Disgust is an interesting emotion.
It’s not one that gets a lot of discussion, nor is it seen as either mainly positive or negative.
To be sure, there are some rather disgusting things in this world. But the primary aspect to keep in mind when it comes to disgust is that it’s a perspective and outlook one has on life. It’s how we view things, how we perceive and feel about situations or people.
There are a lot of factors that can impact our outlook. It might help if we could better understand the concept of disgust and then alter the negative parts of it.
We all know someone who may seem, look or feel different. Most of us at one time or another have felt that we, too, are unique or have something about ourselves that others might question or wonder. We are not accepted, not welcomed, or we feel people look at us with some sort of disgust that makes us feel ostracized.
We should embrace that which sets us apart. It’s due to our differences and amidst diversity that we find beauty.
Instead of being viewed negatively as the weird kid who wears long striped socks and short shorts, or the person that has to take an inhaler in order to combat their asthma, or the strange person that is battling depression, anxiety, cancer, diabetes, or some sort of spiritual demon, we all should be applauded. We should be thanked and encouraged for having these differences.
We should approach each person, each situation and each circumstance with an air of empathy, love and curiosity. Instead of looking at someone with a questioning eye and hint of disgust; we should approach them with a heavy dose of praise and gratefulness that they are different and unique and so are we.
We are who God made us to be. We should be grateful that we are who we are and know that we are loved.
One thing I love about children is that they bravely ask questions others don’t. Yes, as parents, sometimes we get a little embarrassed about the types of questions they ask and to whom they ask them.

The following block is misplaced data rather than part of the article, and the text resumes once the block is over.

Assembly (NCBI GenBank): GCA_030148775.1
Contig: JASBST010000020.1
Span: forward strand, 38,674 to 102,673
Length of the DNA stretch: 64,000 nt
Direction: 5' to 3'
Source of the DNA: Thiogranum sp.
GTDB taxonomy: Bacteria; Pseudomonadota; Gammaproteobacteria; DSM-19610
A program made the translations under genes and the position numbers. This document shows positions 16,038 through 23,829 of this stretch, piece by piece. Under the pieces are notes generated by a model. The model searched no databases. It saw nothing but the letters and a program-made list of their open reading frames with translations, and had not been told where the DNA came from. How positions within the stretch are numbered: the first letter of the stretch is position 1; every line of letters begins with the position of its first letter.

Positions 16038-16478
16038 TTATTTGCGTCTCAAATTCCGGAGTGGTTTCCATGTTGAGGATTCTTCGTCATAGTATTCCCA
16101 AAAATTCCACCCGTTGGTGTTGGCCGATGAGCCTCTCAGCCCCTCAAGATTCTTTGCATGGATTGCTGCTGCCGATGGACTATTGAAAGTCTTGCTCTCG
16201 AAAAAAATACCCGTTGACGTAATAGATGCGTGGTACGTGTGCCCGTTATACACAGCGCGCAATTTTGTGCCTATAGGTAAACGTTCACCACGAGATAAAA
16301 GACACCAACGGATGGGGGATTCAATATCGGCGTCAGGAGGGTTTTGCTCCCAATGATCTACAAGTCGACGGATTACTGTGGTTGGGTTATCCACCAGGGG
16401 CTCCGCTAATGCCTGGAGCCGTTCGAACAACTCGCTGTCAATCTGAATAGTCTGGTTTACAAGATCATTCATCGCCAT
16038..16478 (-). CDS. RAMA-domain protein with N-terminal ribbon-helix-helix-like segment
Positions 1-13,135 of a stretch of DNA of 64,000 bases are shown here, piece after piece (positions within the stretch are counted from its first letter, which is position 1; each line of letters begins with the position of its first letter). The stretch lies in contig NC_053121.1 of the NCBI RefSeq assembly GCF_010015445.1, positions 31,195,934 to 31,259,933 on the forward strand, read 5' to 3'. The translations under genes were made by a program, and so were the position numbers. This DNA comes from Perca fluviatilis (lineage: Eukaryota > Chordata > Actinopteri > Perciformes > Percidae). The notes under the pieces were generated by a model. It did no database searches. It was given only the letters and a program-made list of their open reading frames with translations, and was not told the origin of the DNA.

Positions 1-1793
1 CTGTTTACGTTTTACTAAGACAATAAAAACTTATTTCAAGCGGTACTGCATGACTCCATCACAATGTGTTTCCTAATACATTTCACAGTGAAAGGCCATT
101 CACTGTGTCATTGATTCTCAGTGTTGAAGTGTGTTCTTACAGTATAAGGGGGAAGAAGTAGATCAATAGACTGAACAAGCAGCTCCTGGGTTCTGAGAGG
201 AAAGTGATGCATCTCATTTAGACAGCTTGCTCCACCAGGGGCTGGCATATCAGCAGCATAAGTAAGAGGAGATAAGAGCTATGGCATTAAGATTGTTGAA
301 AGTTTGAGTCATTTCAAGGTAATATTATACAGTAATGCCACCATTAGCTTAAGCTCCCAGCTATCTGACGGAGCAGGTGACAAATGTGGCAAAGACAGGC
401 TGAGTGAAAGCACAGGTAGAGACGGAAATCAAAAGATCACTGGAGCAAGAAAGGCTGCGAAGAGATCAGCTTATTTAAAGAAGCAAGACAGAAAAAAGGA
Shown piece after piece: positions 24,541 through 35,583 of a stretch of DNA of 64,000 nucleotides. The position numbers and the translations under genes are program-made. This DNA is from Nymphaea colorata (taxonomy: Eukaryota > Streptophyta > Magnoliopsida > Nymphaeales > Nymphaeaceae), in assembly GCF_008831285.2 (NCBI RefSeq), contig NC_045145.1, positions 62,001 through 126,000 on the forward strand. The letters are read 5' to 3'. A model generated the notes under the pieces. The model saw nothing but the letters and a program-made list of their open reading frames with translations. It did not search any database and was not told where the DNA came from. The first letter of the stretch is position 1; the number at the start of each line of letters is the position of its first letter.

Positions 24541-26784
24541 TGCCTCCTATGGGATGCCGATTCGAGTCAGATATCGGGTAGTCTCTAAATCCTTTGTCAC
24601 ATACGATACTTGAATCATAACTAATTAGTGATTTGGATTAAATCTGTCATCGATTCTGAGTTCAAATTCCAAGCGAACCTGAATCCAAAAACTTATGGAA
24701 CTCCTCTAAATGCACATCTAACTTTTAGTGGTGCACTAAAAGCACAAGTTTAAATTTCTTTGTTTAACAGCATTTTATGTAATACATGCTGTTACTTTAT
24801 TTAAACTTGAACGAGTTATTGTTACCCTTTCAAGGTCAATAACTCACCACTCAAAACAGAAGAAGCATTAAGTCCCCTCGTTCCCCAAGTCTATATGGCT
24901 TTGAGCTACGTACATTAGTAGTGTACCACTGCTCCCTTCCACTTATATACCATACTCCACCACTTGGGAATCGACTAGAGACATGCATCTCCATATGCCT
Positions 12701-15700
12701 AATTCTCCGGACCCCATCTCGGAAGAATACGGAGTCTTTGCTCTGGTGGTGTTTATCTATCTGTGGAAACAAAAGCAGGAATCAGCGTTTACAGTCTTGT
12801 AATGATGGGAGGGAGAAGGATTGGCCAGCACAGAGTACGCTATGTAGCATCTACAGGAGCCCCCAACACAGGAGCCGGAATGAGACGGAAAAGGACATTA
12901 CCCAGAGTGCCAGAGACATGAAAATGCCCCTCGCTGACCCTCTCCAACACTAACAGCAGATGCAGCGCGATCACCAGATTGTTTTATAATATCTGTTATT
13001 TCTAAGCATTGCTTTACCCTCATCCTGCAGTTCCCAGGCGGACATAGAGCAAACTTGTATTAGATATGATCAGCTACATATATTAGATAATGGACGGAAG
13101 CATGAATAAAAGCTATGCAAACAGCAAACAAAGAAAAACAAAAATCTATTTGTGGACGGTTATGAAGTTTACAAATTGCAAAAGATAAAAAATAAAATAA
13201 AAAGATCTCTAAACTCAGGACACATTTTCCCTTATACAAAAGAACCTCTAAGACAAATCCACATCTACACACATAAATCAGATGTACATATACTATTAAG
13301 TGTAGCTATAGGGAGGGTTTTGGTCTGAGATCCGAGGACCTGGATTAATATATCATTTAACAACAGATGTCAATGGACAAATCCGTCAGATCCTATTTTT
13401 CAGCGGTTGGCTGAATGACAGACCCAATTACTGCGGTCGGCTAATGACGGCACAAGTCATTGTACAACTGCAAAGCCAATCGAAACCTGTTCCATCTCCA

But think about it from their perspective: they are merely curious about something or someone they do not recognize or have not seen before. It’s not that they think it’s weird or strange, or that they view it as disgusting. Rather, they are genuinely interested in why that person looks different and acts differently. They truly want to know more about them.
Children are excited to learn about diversity. Their curiosity is not coming from a place of condemnation, judgment or disgust, as is often the case with adults. With children, it’s coming from a caring, curious and loving side of them, and for that they should be applauded and embraced, not chided and scolded.
Be together, not the same
That motto could (and maybe should) be the chief vision of a church. As a church family, we are encouraged and instructed to “be together.” Within that togetherness we can find unity, centered around and through God. At the same time, we are not exactly the same as the person next to us.
We find our true strength and effectiveness when we come together through the fundamental fact that we are not the same.
We are all members of the body of Christ; we all have diverse purposes, gifts, talents, and abilities. Through those differentiations we are capable of so much more. We add to and enhance the splendor of the world.
Within those differences we should not find disgust, but instead should find beauty.